All of these benefits fall within the broad category of Social-Emotional Learning (SEL).  An important part of K-12th grade educational programs, SEL is the idea of supporting students in understanding and managing their emotions, building self-confidence, and learning to communicate constructively with others.  In science, SEL extends to helping students gain confidence to ask questions and explore new ideas, to know it’s okay to try and not have an idea work out as hoped, and to collaborate and build trust with their classmates.  In designing, implementing, and analyzing experiments, students find agency, confidence and a sense of control that carry over into other aspects of their academic and personal lives.

Students are contending this year with so many questions they shouldn’t have to ask: Will I get sick if I go to school? Will remote learning be enough?  Will my parents be safe in their front-line jobs?  In many of our partner schools, students face the added daily stresses of food insecurity, family members out of work, and high death counts in their communities.  As educators, we must use every tool we have to support students through this difficult time.  The chance to cultivate a plant, to experience the joy of watching it grow, to harvest and share the food they’ve grown with their families and school community, is the chance for students to build the resilience and confidence they need and deserve.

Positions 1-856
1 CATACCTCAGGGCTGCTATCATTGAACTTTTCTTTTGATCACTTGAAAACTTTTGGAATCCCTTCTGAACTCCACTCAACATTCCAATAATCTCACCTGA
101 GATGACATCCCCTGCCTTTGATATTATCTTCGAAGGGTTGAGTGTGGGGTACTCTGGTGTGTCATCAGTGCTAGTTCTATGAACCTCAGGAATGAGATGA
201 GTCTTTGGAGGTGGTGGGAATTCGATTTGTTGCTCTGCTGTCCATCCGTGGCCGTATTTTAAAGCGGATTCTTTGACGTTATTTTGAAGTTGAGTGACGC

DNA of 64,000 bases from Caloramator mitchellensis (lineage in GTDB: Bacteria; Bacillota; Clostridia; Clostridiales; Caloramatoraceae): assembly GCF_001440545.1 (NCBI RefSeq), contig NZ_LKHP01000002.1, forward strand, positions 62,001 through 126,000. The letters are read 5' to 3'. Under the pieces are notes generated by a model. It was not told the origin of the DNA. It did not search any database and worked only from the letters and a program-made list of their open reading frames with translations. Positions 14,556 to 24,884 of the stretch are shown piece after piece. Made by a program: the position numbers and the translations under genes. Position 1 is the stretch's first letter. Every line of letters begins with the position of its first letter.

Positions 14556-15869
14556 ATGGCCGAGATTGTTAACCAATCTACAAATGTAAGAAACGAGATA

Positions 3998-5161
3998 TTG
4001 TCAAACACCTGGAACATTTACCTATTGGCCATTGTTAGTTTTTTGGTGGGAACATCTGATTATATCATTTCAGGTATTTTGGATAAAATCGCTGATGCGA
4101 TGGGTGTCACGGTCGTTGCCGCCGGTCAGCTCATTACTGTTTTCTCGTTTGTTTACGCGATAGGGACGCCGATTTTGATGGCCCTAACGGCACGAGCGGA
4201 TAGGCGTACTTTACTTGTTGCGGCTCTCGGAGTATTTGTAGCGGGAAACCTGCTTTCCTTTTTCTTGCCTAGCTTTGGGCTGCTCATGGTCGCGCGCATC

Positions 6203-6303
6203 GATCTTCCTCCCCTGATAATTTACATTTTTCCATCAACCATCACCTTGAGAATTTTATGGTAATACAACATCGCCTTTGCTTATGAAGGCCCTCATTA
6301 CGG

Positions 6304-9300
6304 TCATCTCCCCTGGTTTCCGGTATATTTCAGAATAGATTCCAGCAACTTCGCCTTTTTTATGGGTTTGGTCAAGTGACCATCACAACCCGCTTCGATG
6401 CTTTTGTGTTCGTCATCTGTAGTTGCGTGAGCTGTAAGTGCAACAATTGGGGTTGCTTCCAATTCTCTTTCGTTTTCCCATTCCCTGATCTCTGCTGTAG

Home Hydroponic Kit CURRICULUM Now Available

NY Sun Works previously shared information about our new Home Hydroponic Kit – designed to allow students, with teacher guidance to grow, study, and conduct experiments with plants from home or in the classroom. In addition to the Kits, we have been working on supports for our teachers to aid in teaching with the Kits. We are excited to share that the first set of lessons (including student-facing Google Slides) for grades K-5, 6-8, and 9-12 are now available on NYSW’s Learning Center! Teachers with access to the Learning Center will find them at the top of the TEACH page, in the Home Hydroponic Kits section.

This first set of lessons do not require students to have the Kits, so can be used right away while you await your Kit delivery. These lessons aim to access prior knowledge and build excitement about growing plants at home through asking students to think about where their food comes from, plant parts, plant life cycles, data collection, and introducing hydroponic farming technology — how it works and how it allows us to grow food in urban areas.

The next set of lessons that DO require the Kits will be available NEXT WEEK, coinciding with the beginning of Kit delivery to schools. These lessons introduce students to growing plants with water and nutrients, how to track and collect data about plant growth and development, and how to care for the plants as they are growing.  If your school is still interested in requesting Home Hydroponic Kits, please go to this link:

The final set of lessons will be available by the end of October and introduce extended scientific investigations that can be set up with the remaining Kit materials. Note: students will need to collect additional materials depending on the investigation (e.g., recycled single-use plastic water bottles, string, chopsticks, or cardboard).

If you have any questions regarding curriculum support, please contact Hannah Jaris (

If you have any questions regarding proposals or pricing, please contact Megan Nordgrén (